I grew up eating LOTS of seaweed. I joke with friends now. Remember the scene from the move "My Big Fat Greek Wedding" where Tula is a child and eating lunch. The cool kids ask her what she is eating and she says Moussaka, and they all laugh saying Moose-Ka-Ka? Well that was me, but add in stinky Kim Chi, Rice and Seaweed!
For those who are not aware, part of my family is Korean. We eat and ate a lot of Korean food as a kid, and now. Korean food has a lot of seaweed in it. It makes me happy to see seaweeds becoming more popular. Most of the kids at my daughter's school bring little packages of seaweed snacks. LOVE IT!
Iodine deficiency is becoming epidemic. Our main sources of iodine are grass-fed dairy and seafoods (fish, shellfish, sea salts, and seaweeds). Do not try and get your iodine from iodize table salt. That stuff is junk. It's been bleach, and loaded with synthetic iodine that does not absorb well at all. Stick with natural salts and seaweeds for you iodine needs.
Why are we so Iodine deficient?
The main symptoms of iodine deficiency is Hypothyroidism. There is also some evidence coming out to links with other hormone imbalances in the body, specifically PCOS. Other symptoms of deficiency can be chronic fatigue, hair loss, dry skin, and cold hands and feet.
Why is iodine so important for inflammation?
In additional to Iodine, sea vegetables are rich in highly absorbable iron, zinc and magnesium, as well as other trace minerals.
6. Cultured Vegetables
There are a variety of vegetables that can be fermented, but cabbages are the most common and popular. Traditionally, every culture had some form of fermented food in there diet. Sauerkraut in Germany, and Kim Chi in Korea. This is one of those traditional food preparation methods that have been lost to the recent generation.
Our gut is an important part of our immune system, inflammatory pathways, and is the way we get our nutrition. If our gut is not happy, our system isn't happy. A BIG part of the benefits of cultured vegetables is the natural probiotics created in the fermentation process. The natural fibers in the plants, that would feed the bacteria in our guts, is digested during the fermentation process by plant and airborne bacteria. Consuming the already fermented vegetables give you a boost in your own probiotic colonies.
I have fond memories of watching my grandmother make Kim Chi in her kitchen. I have carried on that tradition, and now make a variety of different cultured vegetables (which my kids LOVE). It's easy, fun, and you can get creative with the seasonings. I've usually got a couple of mason jars on the counter during harvest season. If you want to start making your own, message me and I would be more than happy to give a crash course in fermentation…it really is easy, and if I can do it, you can.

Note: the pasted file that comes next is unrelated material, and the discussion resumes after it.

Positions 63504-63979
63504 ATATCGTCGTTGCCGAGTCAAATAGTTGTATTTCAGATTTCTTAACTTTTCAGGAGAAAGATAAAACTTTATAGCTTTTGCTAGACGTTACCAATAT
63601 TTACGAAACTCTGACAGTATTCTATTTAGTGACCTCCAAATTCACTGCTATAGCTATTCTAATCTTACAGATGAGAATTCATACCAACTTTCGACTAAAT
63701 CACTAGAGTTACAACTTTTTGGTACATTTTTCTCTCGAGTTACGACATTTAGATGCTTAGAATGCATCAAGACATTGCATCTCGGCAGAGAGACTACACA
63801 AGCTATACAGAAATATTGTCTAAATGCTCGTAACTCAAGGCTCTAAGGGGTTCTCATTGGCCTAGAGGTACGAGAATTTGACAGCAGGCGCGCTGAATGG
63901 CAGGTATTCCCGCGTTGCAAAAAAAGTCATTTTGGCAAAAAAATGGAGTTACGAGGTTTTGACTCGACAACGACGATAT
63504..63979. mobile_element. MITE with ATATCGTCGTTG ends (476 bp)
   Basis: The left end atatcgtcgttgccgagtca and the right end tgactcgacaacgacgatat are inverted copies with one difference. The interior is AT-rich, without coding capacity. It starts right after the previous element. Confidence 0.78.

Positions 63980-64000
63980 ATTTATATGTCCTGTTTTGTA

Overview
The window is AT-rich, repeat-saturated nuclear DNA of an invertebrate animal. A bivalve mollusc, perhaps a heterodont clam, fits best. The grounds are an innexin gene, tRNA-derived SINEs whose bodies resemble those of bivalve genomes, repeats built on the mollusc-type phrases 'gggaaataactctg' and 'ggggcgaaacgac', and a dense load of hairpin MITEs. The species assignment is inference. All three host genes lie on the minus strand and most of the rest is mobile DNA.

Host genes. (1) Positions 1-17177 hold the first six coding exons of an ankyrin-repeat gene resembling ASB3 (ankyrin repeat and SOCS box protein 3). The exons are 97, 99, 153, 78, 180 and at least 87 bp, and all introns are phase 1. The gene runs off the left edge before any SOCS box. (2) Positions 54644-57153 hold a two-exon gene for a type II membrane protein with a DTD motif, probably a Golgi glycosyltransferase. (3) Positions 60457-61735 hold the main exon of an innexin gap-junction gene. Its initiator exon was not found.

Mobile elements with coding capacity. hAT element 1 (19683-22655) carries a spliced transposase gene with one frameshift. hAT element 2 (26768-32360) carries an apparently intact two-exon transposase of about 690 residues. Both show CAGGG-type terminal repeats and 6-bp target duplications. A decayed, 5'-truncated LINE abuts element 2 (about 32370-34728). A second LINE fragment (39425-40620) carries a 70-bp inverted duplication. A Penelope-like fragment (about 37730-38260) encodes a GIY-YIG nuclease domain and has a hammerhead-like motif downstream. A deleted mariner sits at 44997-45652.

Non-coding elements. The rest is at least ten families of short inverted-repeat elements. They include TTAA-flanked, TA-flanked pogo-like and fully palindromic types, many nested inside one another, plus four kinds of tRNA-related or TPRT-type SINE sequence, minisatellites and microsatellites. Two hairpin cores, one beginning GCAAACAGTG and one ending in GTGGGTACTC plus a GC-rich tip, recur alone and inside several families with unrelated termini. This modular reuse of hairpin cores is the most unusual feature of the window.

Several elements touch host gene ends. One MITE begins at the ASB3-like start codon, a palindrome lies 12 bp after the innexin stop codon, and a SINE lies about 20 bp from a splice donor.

7. Berries and Cherries
Consume a large variety of different berries; Blackberries, Raspberries, Strawberries, Tart Cherries, Blueberries, Elderberries, Currants, Goji, and Cranberries are all good choices. They are all full of good antioxidants and anti-inflammatory compounds.
The key to choosing berries, is to buy organic, or find wild! Berries are highest on the list of pesticide use.
Pineapple is as effective as many anti inflammatory medication for reducing systemic inflammation but without the side effects. This is due to an enzyme called Bromelain. Bromelain is a protein digesting enzyme. It has been to treat intestinal inflammation, joint pain and inflammation, allergies, sinus infections, arthritis, autoimmune disease, swelling from injury, asthma, and to speed recovery from joint surgery like ACL.
To access the this amazing anti inflammatory enzyme, eat your pineapple raw.
Ginger is a root that is used as a flavoring in many Asian dishes, as well as a Chinese Herbal Medicine to Benefit Digestion, Neutralize Food Poisoning, Stop Nausea, Open the Lungs, Increase Circulation.
Today, research has shed light into its many different phytochemicals. It has started gaining recognition for its use in treating arthritis, digestive inflammation, parkinson's, diabetes and cancer, as well as its ability to regulate digestive bacteria growth.
Fresh ginger is best. It can be grown indoors as used as need, as well. The minced and packaged type is typically full of preservatives as well, and the dried ginger is probably pretty weak in medicinal properties.
Cinnamon is delicious! I use it frequently to make things seem sweeter. But, did you know it is medicinal? In Chinese Herbology, Cinnamon has been used to Release the Muscle Layer, Warm the Channels and Treat Wind-Cold, Move Blood Stagnation, Open the Chest, Resolve Edema.
Today, like Ginger, modern science is beginning to open up the answers as to how Cinnamon works to treat various inflammatory conditions; Parkinson's, Alzheimer's, Diabetes, Viral Infections, Asthma, and other inflammatory conditions.